Expressive artworks of the late Wong Nai Chin on display


THE late Wong Nai Chin’s artworks are said to be influenced by his character; his strokes are bold, quick, confident and expressive - just like the person.

“He uses decisive brush strokes to express his inner reaction towards what he observes.

“Though he chooses to discard trivial details, his artworks offer a fresh look without losing any of its essence,” said close friend and Malaysia Contemporary Chinese Painting and Calligraphy Association president Dr Foo Yong Gong at the opening of An Exhibition in Commemoration of Wong Nai Chin.

It was jointly organised by the association, Nanyang Academy of Fine Arts Alumni Association Malaysia and Soka Gakkai Malaysia (SGM).

Deputy Information, Communications and Culture Minister Heng Seai Kie launched the event that was attended by Wong’s family and close friends.

The exhibition showcases 87 pieces of the artist’s work, some of which are from his family’s personal collection.

Wong, who died at the age 57 in 2000 due to a heart attack, was a Singapore Nanyang Academy of Fine Arts graduate.

He was actively involved in arts education for more than three decades, in addition to his lecturing stints at several art institutions.

Wong was greatly influenced by his masters Shih Xiang Tho, Chen Chong Swee and Wu Chang Shuo.

The travelling artist created numerous paintings of his experiences when visiting countries like India, Nepal, Egypt, Greece, Turkey, China and those in South-East Asia; he was particularly attracted to Bali.

SGM secretary-general Koh Sia Feai said: “The main purpose of this exhibition is to honour the memory of an outstanding artist and create an opportunity for the public to appreciate his artworks.”

Koh lauded Wong for his passion and dedication to his craft, citing an example of him completing a study trip to Paris and Europe, and subsequently producing a collection of sketches, films, essays and paintings despite his poor health.

Heng commended Wong for his works and contributions, which she said helped enrich the art history of Malaysia.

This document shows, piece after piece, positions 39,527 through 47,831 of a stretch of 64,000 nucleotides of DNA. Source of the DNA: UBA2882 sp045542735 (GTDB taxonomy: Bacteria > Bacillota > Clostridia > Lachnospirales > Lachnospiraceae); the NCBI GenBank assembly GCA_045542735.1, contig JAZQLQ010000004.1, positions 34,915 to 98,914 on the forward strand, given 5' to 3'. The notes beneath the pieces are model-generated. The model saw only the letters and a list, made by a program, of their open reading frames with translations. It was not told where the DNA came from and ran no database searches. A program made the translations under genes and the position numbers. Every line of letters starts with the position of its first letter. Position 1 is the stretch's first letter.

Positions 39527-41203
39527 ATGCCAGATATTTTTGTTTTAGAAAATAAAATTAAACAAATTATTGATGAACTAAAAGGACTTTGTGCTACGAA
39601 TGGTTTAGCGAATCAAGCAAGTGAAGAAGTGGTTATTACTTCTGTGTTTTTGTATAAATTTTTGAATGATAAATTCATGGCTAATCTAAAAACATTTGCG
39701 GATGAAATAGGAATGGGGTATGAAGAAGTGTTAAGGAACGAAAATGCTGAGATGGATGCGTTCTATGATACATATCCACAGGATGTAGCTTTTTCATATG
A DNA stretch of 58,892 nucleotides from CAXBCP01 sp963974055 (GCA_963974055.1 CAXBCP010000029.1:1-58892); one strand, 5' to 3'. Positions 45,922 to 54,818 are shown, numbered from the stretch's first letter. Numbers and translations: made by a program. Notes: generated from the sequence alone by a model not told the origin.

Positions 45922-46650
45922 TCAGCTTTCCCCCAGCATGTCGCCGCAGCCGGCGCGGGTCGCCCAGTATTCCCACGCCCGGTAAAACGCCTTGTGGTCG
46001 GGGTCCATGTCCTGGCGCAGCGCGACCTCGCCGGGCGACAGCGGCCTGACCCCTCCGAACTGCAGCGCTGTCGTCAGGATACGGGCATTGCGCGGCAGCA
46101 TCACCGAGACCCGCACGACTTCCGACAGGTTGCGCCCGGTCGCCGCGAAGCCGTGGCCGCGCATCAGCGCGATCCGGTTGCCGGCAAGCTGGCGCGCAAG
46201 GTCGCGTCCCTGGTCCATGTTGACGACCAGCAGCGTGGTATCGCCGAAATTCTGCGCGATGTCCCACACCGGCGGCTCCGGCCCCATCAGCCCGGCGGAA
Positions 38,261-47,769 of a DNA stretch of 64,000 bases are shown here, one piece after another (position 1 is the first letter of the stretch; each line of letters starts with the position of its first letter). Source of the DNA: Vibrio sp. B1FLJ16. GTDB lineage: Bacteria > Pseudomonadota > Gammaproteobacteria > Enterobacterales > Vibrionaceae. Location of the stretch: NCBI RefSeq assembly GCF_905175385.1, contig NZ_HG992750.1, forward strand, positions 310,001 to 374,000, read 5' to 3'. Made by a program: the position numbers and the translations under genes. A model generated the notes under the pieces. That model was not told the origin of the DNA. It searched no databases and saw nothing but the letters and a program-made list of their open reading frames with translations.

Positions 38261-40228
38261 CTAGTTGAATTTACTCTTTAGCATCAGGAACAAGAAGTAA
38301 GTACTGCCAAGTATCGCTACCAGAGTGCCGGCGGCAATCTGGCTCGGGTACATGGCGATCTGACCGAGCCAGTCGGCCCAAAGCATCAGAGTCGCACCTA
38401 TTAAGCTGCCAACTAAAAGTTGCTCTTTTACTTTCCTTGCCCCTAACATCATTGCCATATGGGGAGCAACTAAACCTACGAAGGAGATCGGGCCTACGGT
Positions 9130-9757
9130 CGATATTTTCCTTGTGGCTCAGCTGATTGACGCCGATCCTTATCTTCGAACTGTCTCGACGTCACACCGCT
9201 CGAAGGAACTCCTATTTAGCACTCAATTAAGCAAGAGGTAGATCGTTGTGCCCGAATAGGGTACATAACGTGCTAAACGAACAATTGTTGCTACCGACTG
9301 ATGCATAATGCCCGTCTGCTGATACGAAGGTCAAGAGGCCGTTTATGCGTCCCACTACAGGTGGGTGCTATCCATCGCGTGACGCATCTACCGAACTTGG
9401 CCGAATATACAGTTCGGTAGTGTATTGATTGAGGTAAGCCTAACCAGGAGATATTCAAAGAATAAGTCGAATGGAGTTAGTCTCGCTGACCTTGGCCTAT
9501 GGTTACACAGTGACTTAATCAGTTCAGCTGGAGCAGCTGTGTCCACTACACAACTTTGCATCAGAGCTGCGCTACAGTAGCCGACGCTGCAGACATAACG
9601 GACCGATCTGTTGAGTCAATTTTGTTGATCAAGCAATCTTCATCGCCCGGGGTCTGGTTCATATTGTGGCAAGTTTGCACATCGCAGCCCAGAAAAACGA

“I hope that more NGOs will take part in the establishment of culture and art, and elevate the spiritual civilisation of our people.

“The National Art Gallery will also realise the 1Malaysia concept next year by having an exhibition with a multi-racial element,” she said.

Dr Foo noted that Wong’s painting philosophy was very eastern, and that his artworks could be categorised into two groups - Chinese ink and Western-style watercolour.

“Wong believed that man and nature were interconnected, which was why he loved the outdoors,” he said.

“He travelled to many places to explore their culture, lifestyle and landscapes.

“He captured what he saw in sketches, then painted his own interpretation of what he experienced when he got home.”

Dr Foo journeyed with Wong to Paris before the latter’s death, and described it as an awe-inspiring trip.

“All artists worship Paris as the art capital of the world. Wong was mesmerised by what he saw and inspired by the artists there.

“Wong also believed in contributing to society, and was actively involved in promoting the arts scene to make it more multicultural and vibrant.

“He formed several arts-related associations, organised group exhibitions, initiated cultural exchanges and held fundraisers for numerous arts activities,” said Dr Foo, adding that he felt saddened to losing a friend he knew since 1966.

An Exhibition in Commemoration of Wong Nai Chin is held until Sunday at the Fifth Floor Exhibition Hall, Wisma Kebudayaan SGM, 243 Jalan Bukit Bintang, KL.

The exhibition is open to the public from 11am to 6pm daily. Admission is free.

For details, call 03-2141 2003.

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